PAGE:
This year I’ve taken part in a Secret Santa blog event organised by Vicki and Sarah at The Adoption Social. I wrote a guest post for another blog, and a mystery someone wrote a guest post for me
My mystery guest writer turned out to be http://adoptandkeepcalm.wordpress.com/ and I am elighted to be hosting her post this year
I hope you enjoy reading as much as I did, and do pop over and read her blog in full
Christmas Past & Christmas Present.
I grew up in a reasonably large family, Mum, Dad & 4 children. I am the youngest and so all my Christmas memories are full of the antics of family fun.
My parents, Mum especially always put a Christian emphasis on Christmas, but not in an overbearing way. We still did all the fun things but church was featured.
The build up to Christmas really, for me anyway, started on Dec 1st with Advent calendars. And yes, even 30+ years ago, I was lucky to have ones with chocolate in (from my Grandad, paper ones from parents!).
Then there were Christmas parties galore. School, Sunday School, swimming, Dad’s work, Brownies/Guides, youth clubs……
The Christmas cards – making them, colouring them in, writing them & delivering them. The delivering them was the fun bit. How many people could we get a mince pie out of if we knocked on the doors.
Brother #1’s birthday is on Dec 21st, and to keep it special (and probably to keep us calmer) we didn’t decorate till after his birthday, and then once that had happened it was all systems set to ‘manic’.
The last few days would be us decorating, visiting friends, cooking, shopping and together doing all the things that make Christmas go smoothly.
I don’t have completely rose tinted glasses. I also remember plenty of arguments when the older boys came home from university and didn’t ‘muck in’. And there was invariably an explosion from Mum on Dec 23rd – as none of us were helping blah blah blah.
Christmas Day would be very traditional – first opening stockings (and for a fair few years this would happen twice – once before we were allowed to and a second time when we were allowed to).
Then breakfast, followed by church. Back for Christmas dinner. Then the lucky ones of us got to walk the dogs whilst the others washed up, cleared up and got ready for………
The Queen’s Speech.
Then, eventually came the main present opening.
Mum & Dad never went overboard. We would have 1 or 2 decent presents from them, but the pile was always enormous – by the time you have added Grandparents presents, godparents presents, friends presents and multiplied it by 6, the pile is quite big.
Boxing day was nearly always with extended family – showing off new presents, getting more presents, going for a walk, but mainly lots of games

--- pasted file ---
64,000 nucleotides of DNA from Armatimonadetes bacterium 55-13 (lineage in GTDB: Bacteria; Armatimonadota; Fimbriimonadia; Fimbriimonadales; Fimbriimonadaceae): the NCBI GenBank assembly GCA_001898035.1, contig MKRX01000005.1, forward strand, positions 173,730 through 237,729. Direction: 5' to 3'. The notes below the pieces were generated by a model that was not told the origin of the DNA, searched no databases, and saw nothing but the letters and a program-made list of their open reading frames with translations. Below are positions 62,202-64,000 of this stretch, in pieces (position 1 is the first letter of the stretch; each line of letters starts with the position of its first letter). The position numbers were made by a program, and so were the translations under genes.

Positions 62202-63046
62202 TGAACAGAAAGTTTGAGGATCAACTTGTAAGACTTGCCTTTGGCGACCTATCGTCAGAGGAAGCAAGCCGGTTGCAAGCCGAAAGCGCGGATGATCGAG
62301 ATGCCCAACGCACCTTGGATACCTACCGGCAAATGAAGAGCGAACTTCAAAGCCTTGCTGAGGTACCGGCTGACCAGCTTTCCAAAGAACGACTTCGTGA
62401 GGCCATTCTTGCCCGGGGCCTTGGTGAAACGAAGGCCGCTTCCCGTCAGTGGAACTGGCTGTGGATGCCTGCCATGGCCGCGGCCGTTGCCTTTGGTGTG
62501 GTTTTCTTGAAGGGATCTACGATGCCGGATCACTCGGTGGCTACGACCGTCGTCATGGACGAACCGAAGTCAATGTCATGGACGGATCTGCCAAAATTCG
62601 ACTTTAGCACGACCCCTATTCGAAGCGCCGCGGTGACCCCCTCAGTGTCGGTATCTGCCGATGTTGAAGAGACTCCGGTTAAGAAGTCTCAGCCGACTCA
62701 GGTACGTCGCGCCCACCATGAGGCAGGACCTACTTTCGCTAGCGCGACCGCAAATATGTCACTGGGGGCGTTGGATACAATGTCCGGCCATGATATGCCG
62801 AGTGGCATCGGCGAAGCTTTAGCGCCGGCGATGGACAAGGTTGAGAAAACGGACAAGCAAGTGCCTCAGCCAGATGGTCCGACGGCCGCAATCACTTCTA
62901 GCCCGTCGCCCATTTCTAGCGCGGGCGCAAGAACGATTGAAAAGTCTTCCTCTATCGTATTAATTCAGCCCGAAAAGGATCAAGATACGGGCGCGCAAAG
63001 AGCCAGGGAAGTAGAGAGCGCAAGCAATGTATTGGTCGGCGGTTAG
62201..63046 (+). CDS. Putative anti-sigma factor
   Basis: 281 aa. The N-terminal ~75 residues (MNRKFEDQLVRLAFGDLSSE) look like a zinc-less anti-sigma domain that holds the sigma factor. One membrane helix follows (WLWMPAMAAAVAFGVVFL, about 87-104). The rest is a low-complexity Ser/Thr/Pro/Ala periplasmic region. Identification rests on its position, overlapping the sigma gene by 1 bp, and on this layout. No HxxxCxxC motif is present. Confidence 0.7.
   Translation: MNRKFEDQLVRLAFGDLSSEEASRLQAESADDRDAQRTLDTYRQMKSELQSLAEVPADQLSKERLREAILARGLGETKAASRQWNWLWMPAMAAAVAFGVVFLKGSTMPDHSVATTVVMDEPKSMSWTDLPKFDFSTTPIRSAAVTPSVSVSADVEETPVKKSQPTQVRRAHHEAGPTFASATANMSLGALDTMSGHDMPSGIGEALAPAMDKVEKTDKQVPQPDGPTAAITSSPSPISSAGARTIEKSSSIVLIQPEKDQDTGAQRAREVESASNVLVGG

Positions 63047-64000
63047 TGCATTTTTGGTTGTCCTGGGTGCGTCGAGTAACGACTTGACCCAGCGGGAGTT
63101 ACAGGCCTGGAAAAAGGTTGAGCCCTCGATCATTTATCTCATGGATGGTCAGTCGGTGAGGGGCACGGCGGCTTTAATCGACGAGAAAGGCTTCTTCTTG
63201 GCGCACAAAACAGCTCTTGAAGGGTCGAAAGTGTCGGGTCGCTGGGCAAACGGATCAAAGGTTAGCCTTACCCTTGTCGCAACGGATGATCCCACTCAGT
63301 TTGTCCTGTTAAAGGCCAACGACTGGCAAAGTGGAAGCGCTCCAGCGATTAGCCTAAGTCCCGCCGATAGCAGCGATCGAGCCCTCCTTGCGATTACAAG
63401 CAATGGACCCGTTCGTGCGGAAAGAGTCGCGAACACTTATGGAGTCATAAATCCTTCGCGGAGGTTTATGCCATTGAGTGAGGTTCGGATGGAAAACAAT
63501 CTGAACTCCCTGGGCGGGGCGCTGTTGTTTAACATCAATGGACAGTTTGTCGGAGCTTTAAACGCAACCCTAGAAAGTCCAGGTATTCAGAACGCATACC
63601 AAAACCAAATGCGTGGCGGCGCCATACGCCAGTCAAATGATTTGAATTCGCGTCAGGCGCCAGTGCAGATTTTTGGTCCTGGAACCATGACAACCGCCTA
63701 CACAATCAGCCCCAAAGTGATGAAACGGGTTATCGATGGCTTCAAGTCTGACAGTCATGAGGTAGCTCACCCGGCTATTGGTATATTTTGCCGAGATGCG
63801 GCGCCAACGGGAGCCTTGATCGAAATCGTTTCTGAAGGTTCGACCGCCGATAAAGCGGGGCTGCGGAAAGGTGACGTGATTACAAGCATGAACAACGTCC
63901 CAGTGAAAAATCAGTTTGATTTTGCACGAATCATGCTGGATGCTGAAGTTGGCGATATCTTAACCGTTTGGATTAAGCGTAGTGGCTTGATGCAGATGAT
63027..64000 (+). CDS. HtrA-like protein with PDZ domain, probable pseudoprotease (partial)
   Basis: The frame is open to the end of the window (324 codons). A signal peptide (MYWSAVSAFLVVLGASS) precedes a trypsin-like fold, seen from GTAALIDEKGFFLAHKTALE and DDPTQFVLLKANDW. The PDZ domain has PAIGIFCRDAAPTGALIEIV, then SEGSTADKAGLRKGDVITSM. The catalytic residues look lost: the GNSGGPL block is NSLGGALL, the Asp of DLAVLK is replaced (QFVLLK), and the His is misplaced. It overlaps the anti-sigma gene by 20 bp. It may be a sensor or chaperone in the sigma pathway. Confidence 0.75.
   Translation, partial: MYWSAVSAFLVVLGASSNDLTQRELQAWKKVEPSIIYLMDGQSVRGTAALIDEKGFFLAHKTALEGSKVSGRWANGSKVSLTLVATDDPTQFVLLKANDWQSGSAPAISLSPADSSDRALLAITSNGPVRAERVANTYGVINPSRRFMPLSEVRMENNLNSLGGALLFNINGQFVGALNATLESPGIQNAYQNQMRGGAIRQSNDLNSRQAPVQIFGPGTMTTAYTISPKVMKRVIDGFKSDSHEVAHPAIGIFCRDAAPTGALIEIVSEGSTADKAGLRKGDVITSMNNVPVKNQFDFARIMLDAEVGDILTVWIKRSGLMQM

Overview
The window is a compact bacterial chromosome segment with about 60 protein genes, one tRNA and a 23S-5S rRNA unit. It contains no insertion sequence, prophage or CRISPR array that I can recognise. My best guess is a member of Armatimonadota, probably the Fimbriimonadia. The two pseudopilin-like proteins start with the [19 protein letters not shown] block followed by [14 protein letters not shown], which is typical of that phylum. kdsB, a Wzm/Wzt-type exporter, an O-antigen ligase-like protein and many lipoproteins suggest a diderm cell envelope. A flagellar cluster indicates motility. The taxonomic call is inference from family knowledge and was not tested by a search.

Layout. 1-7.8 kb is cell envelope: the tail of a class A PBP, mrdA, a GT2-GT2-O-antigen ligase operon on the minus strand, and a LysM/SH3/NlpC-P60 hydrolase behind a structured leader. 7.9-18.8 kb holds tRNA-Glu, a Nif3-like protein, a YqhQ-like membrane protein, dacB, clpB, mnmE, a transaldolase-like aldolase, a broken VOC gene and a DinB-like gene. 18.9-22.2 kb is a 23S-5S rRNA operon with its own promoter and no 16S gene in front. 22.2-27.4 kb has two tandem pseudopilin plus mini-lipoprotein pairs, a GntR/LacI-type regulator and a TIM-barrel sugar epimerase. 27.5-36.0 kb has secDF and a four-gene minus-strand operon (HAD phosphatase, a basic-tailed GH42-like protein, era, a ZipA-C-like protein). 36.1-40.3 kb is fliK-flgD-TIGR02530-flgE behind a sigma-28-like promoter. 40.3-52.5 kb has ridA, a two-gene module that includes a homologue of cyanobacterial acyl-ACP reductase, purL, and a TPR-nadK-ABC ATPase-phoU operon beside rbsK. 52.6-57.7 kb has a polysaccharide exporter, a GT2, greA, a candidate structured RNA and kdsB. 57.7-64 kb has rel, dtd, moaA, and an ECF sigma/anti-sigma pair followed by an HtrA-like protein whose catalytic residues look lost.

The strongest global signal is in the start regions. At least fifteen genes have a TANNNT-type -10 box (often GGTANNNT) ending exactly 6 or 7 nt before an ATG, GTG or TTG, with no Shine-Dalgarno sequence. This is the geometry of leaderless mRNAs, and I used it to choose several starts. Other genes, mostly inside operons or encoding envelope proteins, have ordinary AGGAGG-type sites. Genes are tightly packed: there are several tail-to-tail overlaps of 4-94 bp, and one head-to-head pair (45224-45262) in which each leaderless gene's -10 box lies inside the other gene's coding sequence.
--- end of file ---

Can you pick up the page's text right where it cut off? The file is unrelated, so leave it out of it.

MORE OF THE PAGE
So, when Bonzo moved in, this is sort of how I expected things would be. And they were the first year. On a much smaller scale.
The past couple of Christmases have been quite different. It soon became apparent that Bonzo can’t really cope with excitement and build up. Last Christmas was the first in which the hype was out of my hands. He was at school – I couldn’t keep Christmas at bay.
After an eruptive December, which words don’t really do justice to how bad it was (though don’t get me wrong, he enjoyed things as they happened, just large fallouts afterwards & beforehand), we got to Christmas Day.
He was very cool, didn’t really want to see if Father Christmas had been. And after the first 2 stocking gifts was moody and sad. By mid morning he was off for a bike ride. Not a happy boy trying out a new bike, but a cross boy with an old bike and an almost as cross Mummy. The boy being told to ‘pedal, and pedal fast’! This sorted out things to a degree, but as soon as we were back to presents the tears & tantrums started again. (These aren’t tears & tantrums because he doesn’t like what he gets – it is all just too much for him). I think we averaged 2 presents per complete meltdown.
We had a simple lunch, festive but easy, and after a nap headed off to Great Aunt Hilarious’s for the rest of the day. As ever, walking into a neutral environment, Happy Bonzo appeared, and with only older cousins who all adore him around, the rest of the day went smoothly. He happily held court at dinner, and everyone was happy to have a cracker-free meal to prevent disaster, so all went well.
My parents, my Mum especially find this very hard. They just don’t understand why we can’t have a happy, clappy Christmas at their house, why we can’t go and stay for a few days (we do at other times of the year) and feel very sad for Bonzo and me that this is how it is. Last year, and it worked really well, we did a big family Christmas the weekend before.
On Friday after school we went (Granny, Grandad, cousins etc) to see Father Christmas at a local place. That was lovely, and although Bonzo bordered on the hysterically happy, I kept hold of him the whole time and we survived.
Saturday I can’t remember what we did!
Sunday, we had a family Christmas lunch at the local Harvester. This seems to work really well for everyone. Bonzo knows it, so is quite happy. He knows he can get a starter as soon as he wants to, so no issues with waiting for food. We are on mutual ground, so generally, all goes well.
Then Mum & Dad go home, happy to have seen all the grandchildren around Christmas.
We are repeating this this year (if I remember to book the restaurant!) and it is rapidly becoming a new family tradition.
So, Christmases past, and Christmas present – all very different. I write this having just cancelled taking Bonzo to the Beaver Christingle as that was going to be way too much for a very tired little boy. It was a big decision – I love the Christingle service and so does he. But what is far more important is getting through this season in one piece and in peace!